Elementary Particle Physics
SLAC scientists study the collisions of particles accelerated to nearly the speed of light to search for answers about the fundamental structure of matter and the forces between subatomic particles.
These studies fall into two categories, each with a unique approach to making discoveries, which combine theory, experiment and computer simulation to move the science along.
At the energy frontier, scientists smash particles together at the highest possible energies to create and study exotic new particles and phenomena.
SLAC scientists contributed significantly to the world’s most powerful particle collider – the Large Hadron Collider (LHC) at CERN on the French/Swiss border. Since joining the collaboration in 2006, SLAC helped commission and operate detectors for the ATLAS experiment and is contributing to the ATLAS science program. SLAC is also involved in R&D for future upgrades to components of the ATLAS detector.
ATLAS and the LHC are intended to explore many of the deepest questions posed by our understanding of particles and forces: How do particles acquire their masses? Do the particles we have observed so far have much heavier, supersymmetric partners, and are these partners the missing dark matter? Do we see evidence for quantum gravity in the form of curled-up spatial dimensions or mini-black holes? The 3,000-strong ATLAS collaboration is poised to address these questions and make other discoveries at the energy frontier over the next decade and beyond.
SLAC is one of a few dozen ATLAS Tier 2 computing centers around the world, and one of only five in the United States, helping distribute and interpret the terabytes of data from the LHC's proton-proton collisions.
Many SLAC theorists are at work modeling the behavior of physics that might – or might not – leave traces in the aftermath of these collisions. Their job is to predict what clues might be hidden in the debris, and thus make it easier to spot traces of fascinating new physics.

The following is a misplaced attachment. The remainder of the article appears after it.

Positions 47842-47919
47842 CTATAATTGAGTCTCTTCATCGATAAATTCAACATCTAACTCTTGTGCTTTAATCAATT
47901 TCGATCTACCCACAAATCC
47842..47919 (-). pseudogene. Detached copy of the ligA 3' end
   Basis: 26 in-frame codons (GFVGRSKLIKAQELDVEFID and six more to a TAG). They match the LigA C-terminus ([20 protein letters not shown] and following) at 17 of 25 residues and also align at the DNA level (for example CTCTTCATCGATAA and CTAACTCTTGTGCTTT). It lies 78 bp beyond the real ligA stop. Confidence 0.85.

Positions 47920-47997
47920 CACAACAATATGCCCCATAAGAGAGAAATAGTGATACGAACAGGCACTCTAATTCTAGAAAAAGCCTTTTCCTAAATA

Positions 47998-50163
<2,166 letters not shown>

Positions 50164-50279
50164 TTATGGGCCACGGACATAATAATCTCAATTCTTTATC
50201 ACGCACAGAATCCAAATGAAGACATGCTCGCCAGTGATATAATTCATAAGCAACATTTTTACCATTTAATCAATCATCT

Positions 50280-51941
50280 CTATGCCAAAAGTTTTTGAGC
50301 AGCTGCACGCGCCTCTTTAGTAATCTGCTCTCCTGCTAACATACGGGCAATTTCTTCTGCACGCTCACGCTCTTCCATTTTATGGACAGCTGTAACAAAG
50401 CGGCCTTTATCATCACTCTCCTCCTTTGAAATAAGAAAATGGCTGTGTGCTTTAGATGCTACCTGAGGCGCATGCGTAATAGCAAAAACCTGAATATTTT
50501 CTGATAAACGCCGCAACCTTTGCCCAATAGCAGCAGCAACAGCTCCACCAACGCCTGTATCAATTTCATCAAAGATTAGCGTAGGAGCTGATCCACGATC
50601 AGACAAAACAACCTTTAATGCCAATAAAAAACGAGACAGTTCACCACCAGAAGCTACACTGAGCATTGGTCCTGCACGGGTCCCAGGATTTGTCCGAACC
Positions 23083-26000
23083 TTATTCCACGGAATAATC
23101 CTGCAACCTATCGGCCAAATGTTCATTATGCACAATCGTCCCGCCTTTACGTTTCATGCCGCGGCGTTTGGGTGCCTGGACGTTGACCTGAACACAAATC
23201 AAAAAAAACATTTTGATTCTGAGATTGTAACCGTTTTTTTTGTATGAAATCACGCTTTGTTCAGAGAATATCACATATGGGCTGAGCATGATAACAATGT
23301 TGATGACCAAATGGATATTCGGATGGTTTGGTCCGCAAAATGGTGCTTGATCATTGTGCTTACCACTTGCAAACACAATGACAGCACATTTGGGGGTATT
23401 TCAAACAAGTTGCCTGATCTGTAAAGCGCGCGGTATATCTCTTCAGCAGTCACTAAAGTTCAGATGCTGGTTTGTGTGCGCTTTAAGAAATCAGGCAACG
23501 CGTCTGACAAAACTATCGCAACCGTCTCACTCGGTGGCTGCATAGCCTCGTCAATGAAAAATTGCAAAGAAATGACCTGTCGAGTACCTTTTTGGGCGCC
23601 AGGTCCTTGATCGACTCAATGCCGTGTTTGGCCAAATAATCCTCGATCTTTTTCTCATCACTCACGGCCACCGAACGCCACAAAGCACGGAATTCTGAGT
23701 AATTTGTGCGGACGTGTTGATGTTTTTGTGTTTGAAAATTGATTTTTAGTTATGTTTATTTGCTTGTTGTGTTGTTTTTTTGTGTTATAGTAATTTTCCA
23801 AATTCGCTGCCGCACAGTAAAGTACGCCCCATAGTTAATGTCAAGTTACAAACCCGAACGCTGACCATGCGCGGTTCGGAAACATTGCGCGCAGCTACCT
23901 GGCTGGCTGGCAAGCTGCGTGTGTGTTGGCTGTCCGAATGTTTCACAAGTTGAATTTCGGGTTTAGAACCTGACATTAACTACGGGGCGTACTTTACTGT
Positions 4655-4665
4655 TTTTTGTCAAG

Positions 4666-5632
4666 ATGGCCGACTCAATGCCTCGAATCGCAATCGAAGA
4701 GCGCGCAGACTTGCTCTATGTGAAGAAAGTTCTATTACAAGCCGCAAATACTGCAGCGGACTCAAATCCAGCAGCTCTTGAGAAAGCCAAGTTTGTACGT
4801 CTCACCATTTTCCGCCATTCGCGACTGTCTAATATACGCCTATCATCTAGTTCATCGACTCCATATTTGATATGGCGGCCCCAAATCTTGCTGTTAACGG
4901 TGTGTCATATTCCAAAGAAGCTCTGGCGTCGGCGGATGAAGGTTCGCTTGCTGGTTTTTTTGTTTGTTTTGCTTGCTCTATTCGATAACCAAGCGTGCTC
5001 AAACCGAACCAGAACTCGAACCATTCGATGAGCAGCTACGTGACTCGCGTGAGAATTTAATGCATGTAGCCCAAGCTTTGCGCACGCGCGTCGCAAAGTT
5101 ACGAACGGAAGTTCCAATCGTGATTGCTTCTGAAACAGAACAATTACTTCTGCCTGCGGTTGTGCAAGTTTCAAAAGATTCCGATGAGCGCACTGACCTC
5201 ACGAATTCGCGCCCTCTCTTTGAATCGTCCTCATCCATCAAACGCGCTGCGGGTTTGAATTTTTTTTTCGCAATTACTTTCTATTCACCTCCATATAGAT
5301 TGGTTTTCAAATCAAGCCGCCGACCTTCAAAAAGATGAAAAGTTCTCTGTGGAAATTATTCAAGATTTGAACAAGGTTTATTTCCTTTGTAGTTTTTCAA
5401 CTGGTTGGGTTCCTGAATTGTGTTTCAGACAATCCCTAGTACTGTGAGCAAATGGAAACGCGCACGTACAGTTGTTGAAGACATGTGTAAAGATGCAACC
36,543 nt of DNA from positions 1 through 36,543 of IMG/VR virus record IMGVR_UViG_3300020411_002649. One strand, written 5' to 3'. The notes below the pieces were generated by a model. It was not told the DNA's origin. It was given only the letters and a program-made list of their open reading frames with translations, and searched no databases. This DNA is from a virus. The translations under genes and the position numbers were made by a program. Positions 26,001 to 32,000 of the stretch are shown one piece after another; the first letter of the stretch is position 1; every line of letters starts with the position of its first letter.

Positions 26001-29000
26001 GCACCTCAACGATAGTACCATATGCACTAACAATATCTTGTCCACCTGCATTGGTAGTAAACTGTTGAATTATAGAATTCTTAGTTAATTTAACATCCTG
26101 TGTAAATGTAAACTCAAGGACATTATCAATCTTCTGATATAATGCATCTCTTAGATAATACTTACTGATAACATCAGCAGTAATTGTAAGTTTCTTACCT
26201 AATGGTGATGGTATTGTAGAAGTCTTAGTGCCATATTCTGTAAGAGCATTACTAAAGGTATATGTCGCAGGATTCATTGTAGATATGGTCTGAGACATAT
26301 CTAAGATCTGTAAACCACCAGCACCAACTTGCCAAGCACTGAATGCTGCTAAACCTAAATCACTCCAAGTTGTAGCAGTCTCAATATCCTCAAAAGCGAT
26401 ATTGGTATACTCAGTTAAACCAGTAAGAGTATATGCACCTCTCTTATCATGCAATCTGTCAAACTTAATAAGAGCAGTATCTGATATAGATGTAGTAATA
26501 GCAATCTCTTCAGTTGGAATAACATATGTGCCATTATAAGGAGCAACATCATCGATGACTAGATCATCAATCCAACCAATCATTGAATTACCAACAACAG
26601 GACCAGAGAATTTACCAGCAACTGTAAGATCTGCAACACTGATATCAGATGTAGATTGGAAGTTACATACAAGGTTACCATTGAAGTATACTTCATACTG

SLAC is also involved in research and development for the next-generation electron-positron collider, whose potential for making important discoveries will be shaped by the results coming out of the LHC.
At the intensity frontier, scientists use powerful particle accelerators and ultra-sensitive detectors to seek out and measure nature’s rarest processes. This offers a second, complementary window into new phenomena at high energies.
SLAC led the construction and operation of the Enriched Xenon Observatory, located deep in a New Mexico salt deposit. The experiment is searching for a theorized type of particle decay which, if it exists, would happen only once in 100 billion times the age of the universe to any given xenon atom. Seeing this decay would prove that the neutrino is its own antiparticle.
SLAC’s BaBar detector finished its nine-year run and closed in 2008, but researchers are still analyzing the huge amount of data from the experiment – especially the billions of particles called B mesons produced by electron-positron collisions.
Among the questions the approximately 500 physicists and engineers in the BaBar collaboration seek to answer: If the Big Bang that gave rise to the universe produced equal amounts of matter and antimatter, what happened to the antimatter? The collaboration has delivered beyond expectations, providing not only a deeper understanding of the asymmetry between matter and antimatter, but also knowledge of new subatomic particles and decays.